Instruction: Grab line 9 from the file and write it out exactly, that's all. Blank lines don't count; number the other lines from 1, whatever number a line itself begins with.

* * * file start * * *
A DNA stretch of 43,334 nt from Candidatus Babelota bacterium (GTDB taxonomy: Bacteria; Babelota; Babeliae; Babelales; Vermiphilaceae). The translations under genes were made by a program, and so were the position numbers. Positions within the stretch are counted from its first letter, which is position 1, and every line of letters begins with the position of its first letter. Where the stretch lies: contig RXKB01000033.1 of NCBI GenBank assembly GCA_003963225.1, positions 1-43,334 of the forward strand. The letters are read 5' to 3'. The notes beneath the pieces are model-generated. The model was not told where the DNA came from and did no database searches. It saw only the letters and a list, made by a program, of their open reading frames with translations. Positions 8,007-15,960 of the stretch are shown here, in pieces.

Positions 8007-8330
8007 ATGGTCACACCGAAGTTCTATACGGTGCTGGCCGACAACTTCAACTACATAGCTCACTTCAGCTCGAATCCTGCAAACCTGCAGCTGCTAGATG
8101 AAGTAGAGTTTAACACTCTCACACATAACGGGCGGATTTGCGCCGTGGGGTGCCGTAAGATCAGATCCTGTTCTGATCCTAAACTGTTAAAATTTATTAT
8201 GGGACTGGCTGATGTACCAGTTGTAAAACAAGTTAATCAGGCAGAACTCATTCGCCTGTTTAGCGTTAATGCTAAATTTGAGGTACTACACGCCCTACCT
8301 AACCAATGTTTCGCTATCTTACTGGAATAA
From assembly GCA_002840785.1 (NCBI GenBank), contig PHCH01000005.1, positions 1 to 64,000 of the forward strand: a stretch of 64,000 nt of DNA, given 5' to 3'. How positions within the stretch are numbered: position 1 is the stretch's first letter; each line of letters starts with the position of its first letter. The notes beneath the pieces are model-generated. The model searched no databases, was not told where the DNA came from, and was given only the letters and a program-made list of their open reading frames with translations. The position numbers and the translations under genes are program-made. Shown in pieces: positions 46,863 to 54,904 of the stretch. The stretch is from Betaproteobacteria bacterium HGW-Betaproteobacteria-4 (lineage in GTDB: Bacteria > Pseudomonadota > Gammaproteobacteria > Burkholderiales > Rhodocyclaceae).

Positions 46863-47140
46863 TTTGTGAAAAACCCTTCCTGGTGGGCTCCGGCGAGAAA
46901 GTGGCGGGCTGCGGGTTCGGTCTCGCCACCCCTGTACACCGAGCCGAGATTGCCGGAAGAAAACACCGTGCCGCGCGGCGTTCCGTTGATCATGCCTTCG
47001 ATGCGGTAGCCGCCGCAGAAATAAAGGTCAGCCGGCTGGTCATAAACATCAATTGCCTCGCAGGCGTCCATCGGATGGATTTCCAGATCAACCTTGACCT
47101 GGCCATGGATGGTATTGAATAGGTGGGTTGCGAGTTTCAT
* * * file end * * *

46863 TTTGTGAAAAACCCTTCCTGGTGGGCTCCGGCGAGAAA